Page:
Breaking Down Julia Garner's Unique Accent on ‘Inventing Anna'

"Inventing Anna" is streaming now on Netflix

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Julia Garner's accent in "Inventing Anna" is jarring to say the least.

Like, it's so shocking, the first episode should have a 5-minute opening scene explaining that this is what the real Anna Delvey sounds like. But since that scene doesn't exist, we feel we must explain the origins of the fake German heiress' unique accent.

The story begins on Jan. 23, 1991 in the Russian village of Domodedevo, where Delvey was born Anna Sorokin. Her parents were two members of the working class, with The Cut article "How Anna Delvey Tricked New York's Party People" (which inspired the series) stating her father was a truck driver and businessman.

Then, in 2007, the Sorokins left Russia for the small German town of Eschweiler, a move that was a huge adjustment for the then-16-year-old Delvey. Her former classmates told the magazine that they remember her being "quiet, with an unwieldy command of German."

It's unclear if she knew English at this point, but she began learning the language after moving to London to attend Central Saint Martins College. Although, The Cut reports that she dropped out and decided to take a fashion internship in Berlin.

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That internship landed her another internship at Purple magazine, which is how she ended up in New York City. How she found herself in a prison cell is Shonda Rhimes' story to tell.

But now that we've mapped her whereabouts, it's easier to understand why the accent is so... different. Garner admitted that it's hard to believe this is what she sounded like but insists she's done her research. "I want everybody to just Google how she sounds," she stated in an interview with Netflix's "Tudum." "I wouldn't allow myself to just go on screen and do a half accent. I'm a perfectionist."

The actress added that it was "definitely the hardest accent" she's had to do, which says a lot considering she plays Ruth Langmore on "Ozark".

To learn Delvey's way of speaking, Garner looked back on the fraudster's history and where she came from. "First, I had to learn a German accent," she explained. "German is very much like a vocal fry at the end of everything. Then I had to incorporate Russian."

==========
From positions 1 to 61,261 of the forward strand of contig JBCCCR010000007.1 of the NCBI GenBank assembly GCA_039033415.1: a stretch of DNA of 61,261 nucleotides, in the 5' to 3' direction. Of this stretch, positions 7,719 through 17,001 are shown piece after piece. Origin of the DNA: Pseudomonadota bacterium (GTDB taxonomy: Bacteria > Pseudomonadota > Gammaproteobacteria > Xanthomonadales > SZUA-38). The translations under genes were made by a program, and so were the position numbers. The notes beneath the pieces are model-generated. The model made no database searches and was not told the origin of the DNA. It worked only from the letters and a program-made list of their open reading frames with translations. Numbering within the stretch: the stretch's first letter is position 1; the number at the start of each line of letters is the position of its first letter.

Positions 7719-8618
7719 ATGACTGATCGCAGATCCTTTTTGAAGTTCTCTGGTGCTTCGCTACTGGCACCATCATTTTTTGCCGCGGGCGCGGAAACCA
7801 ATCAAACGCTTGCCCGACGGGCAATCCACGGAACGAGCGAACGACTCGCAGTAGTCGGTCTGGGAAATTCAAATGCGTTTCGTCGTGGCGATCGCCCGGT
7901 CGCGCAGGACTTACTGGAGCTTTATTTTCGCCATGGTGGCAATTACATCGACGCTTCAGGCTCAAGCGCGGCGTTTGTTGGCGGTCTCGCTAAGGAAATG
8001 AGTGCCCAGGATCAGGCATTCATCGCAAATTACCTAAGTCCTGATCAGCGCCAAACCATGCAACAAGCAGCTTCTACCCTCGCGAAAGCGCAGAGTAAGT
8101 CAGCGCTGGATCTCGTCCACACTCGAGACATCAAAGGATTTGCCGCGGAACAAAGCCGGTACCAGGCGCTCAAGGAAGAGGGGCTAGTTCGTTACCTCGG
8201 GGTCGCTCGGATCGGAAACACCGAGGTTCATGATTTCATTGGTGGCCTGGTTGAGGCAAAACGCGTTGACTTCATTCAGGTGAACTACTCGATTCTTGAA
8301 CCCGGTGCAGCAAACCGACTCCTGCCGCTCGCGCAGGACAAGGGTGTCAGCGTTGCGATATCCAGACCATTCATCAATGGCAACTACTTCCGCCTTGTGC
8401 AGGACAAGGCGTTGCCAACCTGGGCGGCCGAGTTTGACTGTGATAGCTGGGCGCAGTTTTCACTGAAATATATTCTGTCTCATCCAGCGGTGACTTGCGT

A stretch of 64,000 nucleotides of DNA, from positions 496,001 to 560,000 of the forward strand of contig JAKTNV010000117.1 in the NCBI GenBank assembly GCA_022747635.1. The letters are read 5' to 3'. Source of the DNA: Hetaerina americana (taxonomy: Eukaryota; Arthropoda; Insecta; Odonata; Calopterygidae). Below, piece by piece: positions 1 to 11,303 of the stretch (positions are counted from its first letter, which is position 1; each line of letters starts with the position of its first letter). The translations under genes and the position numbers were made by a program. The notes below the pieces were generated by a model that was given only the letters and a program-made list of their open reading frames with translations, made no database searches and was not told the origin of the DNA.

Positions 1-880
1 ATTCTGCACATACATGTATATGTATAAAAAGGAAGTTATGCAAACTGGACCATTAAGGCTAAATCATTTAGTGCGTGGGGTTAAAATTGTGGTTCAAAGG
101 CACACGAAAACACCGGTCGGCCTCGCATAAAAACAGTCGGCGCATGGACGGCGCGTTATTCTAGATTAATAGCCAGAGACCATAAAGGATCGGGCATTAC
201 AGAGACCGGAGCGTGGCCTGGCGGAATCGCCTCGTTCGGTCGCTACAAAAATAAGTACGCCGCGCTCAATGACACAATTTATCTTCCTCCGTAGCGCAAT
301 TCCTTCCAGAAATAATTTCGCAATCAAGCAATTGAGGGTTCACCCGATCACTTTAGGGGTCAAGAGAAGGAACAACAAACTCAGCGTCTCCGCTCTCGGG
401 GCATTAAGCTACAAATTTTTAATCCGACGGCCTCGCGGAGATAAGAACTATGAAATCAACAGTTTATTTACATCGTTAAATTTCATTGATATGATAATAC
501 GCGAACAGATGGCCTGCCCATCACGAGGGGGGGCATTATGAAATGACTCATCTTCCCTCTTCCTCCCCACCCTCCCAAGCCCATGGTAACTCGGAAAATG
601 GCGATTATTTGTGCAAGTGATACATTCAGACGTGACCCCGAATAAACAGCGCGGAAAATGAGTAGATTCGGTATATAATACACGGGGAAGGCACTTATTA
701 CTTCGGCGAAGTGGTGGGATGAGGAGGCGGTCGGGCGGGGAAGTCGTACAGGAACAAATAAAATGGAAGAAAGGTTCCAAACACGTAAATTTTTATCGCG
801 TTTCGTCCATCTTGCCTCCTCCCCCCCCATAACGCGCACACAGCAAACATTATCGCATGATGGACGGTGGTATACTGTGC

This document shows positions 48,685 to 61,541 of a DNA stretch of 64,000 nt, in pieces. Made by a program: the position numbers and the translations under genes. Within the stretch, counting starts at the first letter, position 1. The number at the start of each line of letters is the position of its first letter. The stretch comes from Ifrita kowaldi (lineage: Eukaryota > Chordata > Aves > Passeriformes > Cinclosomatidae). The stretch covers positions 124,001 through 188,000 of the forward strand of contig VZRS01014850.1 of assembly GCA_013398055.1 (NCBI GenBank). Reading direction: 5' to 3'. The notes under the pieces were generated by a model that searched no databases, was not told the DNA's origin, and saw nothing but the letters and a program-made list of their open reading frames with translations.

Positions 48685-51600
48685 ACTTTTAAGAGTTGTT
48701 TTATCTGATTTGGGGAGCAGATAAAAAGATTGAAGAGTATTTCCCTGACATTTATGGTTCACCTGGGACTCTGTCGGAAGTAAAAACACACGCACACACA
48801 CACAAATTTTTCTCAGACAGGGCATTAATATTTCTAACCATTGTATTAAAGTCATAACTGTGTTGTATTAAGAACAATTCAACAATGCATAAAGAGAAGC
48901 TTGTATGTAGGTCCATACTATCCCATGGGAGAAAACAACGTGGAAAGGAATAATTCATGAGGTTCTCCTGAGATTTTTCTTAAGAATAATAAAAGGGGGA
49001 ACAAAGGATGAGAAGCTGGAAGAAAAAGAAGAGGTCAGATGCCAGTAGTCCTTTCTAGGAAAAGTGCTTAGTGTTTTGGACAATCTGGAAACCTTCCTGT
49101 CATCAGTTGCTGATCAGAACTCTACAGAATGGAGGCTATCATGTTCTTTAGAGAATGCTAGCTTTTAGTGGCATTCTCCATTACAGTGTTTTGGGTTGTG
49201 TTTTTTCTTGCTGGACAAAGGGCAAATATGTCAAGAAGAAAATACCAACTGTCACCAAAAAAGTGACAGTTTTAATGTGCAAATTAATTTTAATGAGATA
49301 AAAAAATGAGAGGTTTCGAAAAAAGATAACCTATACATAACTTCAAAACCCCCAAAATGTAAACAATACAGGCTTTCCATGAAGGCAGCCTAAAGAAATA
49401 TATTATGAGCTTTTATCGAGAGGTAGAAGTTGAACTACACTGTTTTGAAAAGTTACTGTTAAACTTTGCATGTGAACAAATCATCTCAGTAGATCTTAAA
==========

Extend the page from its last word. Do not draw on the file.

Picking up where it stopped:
Once she had that down, she transitioned to learning the classic American accent, saying, "Then she learns English. People in Europe learn English in the British way. And then she comes to America, and the musicality is not European. So she speaks like an American, and, in America, people end every sentence with a question mark? 'That's what she picked up here, really? What about you? Are you happy?'"

In a separate interview with W Magazine, Garner noted that Delvey "loved to watch 'Gossip Girl'," so that was an influence too.

But the accent is always changing throughout the show, because Delvey was constantly trying to sound more like the people around her. Garner got to see this firsthand when she interviewed Delvey at the Albion Correctional facility in Buffalo, New York. "Her accent was actually a little thicker," Garner told "Tudum" of their encounter. "I think when she was in an American prison, it Americanized it, in a way. Wherever she is, she picks up how everybody's talking."

And if Delvey is particularly stressed, her voice changes too. Garner said, "When people have their walls down and they're emotional or they're tired or they're drunk, their real colors come out. I tried to sound a little more Russian in those scenes because she was emotional."

So, there you have it!

"Inventing Anna" is streaming now on Netflix.

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